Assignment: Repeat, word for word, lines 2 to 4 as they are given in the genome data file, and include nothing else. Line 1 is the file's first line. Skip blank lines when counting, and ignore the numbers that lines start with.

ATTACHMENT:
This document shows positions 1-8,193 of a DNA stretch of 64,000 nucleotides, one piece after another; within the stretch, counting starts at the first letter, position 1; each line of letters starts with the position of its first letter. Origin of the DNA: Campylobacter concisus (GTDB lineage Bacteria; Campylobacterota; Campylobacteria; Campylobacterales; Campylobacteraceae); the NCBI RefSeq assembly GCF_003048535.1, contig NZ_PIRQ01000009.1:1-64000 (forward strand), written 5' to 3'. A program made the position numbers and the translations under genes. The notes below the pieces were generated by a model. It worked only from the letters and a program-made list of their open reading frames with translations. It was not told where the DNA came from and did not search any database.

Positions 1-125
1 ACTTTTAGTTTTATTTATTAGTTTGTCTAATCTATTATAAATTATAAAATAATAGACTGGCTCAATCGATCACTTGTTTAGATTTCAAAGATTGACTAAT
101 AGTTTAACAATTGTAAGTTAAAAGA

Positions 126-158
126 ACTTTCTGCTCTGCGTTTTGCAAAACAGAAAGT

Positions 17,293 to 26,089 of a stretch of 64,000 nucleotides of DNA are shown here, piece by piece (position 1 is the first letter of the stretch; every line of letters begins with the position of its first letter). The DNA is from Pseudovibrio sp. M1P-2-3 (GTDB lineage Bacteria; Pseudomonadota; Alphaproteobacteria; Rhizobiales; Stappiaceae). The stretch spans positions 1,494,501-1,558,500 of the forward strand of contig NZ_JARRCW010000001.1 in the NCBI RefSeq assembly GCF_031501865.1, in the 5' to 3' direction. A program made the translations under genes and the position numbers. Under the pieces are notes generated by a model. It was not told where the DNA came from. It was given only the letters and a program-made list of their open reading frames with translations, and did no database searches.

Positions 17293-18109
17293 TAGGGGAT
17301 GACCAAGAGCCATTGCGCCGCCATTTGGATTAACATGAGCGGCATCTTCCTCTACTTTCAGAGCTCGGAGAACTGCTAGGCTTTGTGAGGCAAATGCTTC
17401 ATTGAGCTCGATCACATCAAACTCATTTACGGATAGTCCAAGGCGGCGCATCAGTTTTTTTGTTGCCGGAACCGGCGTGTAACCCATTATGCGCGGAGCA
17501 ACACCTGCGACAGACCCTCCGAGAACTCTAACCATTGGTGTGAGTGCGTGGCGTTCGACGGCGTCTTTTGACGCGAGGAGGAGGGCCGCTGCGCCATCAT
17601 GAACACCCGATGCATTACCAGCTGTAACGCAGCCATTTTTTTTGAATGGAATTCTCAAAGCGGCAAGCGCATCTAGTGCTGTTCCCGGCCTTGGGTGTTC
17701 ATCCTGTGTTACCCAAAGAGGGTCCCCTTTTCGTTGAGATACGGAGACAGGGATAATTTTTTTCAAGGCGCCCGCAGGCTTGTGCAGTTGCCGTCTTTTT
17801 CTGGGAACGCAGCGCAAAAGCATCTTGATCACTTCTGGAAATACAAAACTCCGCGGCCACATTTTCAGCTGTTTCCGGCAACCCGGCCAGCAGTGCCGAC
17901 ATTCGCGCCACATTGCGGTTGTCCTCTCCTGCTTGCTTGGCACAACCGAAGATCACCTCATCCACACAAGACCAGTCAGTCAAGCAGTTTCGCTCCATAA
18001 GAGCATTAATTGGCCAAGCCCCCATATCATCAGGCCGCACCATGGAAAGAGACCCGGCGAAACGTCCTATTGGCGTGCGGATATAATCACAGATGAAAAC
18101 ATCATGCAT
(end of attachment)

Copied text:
Positions 1-125
1 ACTTTTAGTTTTATTTATTAGTTTGTCTAATCTATTATAAATTATAAAATAATAGACTGGCTCAATCGATCACTTGTTTAGATTTCAAAGATTGACTAAT
101 AGTTTAACAATTGTAAGTTAAAAGA